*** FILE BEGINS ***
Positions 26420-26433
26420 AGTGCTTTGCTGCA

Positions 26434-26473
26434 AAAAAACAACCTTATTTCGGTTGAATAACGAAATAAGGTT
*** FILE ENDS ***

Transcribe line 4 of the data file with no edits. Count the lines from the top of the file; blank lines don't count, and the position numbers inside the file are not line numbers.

26434 AAAAAACAACCTTATTTCGGTTGAATAACGAAATAAGGTT